In just a few years in politics, Mandel has already made it clear he will oppose equality at every chance. His election to the U.S. Senate would be a huge threat to LGBT people and families.
A new brief from the Kaiser Family Foundation reports that President Obama’s health care reform represents a significant step forward for Americans with HIV, helping to expand health insurance to many HIV-positive individuals who would be “otherwise unable to access affordable and stable health care coverage.” Representing hugely important tactics to continue addressing the HIV/AIDS epidemic, several of Obamacare’s provisions will have a directly positive impact on the estimated 1.1 million Americans who live with the HIV virus:
Obamacare will prevent insurance companies from denying HIV-positive Americans coverage simply based on their HIV status. The health care reform law prohibits insurance companies from discriminating based on pre-existing conditions, including HIV. Before Obamacare, Americans living with HIV often struggled to find insurance companies willing to take them on — according to the Kaiser Family Foundation, just 13 percent of HIV-positive individuals were covered under private insurance in 2010.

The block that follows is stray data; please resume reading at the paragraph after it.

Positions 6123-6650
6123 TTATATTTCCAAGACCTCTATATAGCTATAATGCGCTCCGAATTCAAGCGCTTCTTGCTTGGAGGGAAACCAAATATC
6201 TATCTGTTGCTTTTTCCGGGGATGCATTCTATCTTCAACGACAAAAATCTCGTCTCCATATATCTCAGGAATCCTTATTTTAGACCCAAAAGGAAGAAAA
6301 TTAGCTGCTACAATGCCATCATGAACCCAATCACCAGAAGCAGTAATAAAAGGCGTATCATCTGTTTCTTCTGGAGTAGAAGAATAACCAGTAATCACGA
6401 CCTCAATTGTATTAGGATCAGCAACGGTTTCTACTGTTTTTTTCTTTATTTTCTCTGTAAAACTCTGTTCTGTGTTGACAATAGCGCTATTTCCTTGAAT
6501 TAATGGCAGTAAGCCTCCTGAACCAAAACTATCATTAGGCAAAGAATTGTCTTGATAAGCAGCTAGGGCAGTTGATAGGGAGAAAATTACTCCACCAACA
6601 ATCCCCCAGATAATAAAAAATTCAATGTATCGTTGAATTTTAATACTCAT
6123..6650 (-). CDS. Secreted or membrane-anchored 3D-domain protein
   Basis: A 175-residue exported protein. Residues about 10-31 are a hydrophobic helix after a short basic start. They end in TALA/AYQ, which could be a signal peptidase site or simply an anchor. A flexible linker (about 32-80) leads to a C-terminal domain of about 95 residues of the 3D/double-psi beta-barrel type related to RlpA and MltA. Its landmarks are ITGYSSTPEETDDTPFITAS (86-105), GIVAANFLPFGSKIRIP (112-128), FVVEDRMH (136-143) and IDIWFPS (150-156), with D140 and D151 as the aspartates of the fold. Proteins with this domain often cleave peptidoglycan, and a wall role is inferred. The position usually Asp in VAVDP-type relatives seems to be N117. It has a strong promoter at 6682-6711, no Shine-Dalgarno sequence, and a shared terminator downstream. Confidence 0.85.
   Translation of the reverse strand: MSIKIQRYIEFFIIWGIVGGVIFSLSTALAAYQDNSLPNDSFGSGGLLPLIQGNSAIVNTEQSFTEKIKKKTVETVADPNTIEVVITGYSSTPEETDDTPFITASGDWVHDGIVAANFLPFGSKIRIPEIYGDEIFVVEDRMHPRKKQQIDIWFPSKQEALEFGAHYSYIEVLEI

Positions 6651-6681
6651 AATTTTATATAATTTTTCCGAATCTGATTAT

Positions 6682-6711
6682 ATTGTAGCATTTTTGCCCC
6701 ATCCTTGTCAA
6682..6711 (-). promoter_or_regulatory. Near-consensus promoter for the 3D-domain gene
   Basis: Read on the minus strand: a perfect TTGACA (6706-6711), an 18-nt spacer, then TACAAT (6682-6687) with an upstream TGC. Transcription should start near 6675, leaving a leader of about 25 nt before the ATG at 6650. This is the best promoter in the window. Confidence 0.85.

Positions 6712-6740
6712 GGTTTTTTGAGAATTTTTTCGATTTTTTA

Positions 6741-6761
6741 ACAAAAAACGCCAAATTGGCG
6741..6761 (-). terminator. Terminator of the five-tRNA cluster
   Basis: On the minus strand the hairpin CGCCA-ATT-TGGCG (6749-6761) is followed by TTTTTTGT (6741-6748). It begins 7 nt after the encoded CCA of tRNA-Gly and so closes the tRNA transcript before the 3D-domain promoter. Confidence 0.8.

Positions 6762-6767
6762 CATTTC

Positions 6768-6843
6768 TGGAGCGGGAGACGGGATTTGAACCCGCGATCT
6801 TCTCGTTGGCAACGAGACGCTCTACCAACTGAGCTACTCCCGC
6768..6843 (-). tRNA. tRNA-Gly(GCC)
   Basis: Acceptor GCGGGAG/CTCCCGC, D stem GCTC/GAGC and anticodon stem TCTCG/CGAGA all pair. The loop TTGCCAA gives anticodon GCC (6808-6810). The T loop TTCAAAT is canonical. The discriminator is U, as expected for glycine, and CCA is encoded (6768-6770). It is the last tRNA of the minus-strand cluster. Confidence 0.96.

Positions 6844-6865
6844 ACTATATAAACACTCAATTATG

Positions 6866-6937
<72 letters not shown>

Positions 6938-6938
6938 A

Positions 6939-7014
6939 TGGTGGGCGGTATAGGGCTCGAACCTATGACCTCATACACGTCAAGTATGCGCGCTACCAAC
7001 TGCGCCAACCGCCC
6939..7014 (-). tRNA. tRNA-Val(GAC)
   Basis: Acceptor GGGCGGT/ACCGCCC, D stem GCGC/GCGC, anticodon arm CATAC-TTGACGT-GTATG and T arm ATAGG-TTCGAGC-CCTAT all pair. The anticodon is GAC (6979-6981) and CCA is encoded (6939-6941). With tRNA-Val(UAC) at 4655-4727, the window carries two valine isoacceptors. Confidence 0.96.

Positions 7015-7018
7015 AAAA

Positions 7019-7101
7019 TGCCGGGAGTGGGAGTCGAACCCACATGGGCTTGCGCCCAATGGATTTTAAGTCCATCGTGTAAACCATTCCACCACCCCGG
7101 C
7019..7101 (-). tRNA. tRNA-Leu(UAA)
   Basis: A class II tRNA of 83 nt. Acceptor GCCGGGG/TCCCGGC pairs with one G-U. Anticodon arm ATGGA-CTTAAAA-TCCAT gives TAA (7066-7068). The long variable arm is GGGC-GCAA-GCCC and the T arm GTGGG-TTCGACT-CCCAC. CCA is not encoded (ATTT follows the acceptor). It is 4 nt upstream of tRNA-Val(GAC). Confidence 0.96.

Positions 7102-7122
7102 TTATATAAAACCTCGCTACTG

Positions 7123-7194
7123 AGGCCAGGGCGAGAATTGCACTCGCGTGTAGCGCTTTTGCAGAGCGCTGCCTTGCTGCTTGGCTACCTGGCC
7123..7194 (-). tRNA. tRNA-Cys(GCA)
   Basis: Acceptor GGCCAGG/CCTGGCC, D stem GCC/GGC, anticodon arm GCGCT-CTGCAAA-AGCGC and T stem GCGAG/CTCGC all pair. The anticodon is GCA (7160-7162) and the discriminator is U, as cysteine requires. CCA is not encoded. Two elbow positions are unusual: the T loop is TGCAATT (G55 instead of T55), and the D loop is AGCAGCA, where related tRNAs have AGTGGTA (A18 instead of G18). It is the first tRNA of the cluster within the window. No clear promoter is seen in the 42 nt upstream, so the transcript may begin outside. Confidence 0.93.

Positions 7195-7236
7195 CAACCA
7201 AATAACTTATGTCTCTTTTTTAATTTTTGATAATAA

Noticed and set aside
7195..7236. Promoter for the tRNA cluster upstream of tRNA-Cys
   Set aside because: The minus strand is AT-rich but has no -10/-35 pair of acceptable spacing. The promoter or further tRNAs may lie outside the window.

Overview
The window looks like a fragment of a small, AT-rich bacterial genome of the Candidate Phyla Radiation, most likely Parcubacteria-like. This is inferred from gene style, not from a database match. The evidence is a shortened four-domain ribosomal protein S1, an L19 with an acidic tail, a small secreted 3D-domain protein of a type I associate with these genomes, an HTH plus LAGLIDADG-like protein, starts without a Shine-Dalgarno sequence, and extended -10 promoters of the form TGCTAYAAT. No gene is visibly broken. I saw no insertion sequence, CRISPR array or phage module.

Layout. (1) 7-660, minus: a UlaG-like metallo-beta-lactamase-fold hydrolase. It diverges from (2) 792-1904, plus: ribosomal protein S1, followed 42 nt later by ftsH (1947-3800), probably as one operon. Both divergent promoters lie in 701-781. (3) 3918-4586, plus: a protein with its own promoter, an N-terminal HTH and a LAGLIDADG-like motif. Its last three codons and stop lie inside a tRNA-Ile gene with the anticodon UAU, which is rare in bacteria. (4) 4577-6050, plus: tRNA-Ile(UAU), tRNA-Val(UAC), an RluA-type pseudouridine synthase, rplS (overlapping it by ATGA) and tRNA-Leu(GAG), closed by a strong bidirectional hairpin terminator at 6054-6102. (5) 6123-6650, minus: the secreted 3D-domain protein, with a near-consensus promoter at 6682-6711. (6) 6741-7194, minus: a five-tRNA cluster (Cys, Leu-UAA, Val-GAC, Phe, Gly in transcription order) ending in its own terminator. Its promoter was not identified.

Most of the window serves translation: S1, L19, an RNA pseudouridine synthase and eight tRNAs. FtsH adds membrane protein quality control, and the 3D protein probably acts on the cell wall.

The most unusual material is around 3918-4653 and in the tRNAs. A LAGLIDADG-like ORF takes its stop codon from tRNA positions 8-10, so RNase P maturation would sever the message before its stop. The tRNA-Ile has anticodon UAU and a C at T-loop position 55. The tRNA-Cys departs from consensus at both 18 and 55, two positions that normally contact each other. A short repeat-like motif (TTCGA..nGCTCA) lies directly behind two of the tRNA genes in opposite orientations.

Obamacare’s expansion of the Medicaid program helps low-income Americans with HIV who otherwise wouldn’t qualify for coverage. Over 40 percent of HIV-positive Americans accessed their health insurance through the Medicaid program in 2010, and expanding Medicaid even further will extend additional coverage to this community. Furthermore, under Obamacare, HIV-positive individuals do not have to have to be diagnosed with AIDS as a precursor to qualifying for Medicaid coverage. Although this was an old eligibility requirement for the program, the health reform law ensures the states that accept Obamacare’s Medicaid expansion will not have to impose this restriction on Americans living with the HIV virus.
HIV-positive Americans will no longer reach limits on the amount of treatment their insurance companies are willing to cover. Obamacare eliminates lifetime coverage caps and phases out annual limits, which will help all Americans with chronic conditions — including the Americans who rely on treatment for HIV infections — continue to be able to afford the care they need without reaching an arbitrary cut-off set by their insurance companies.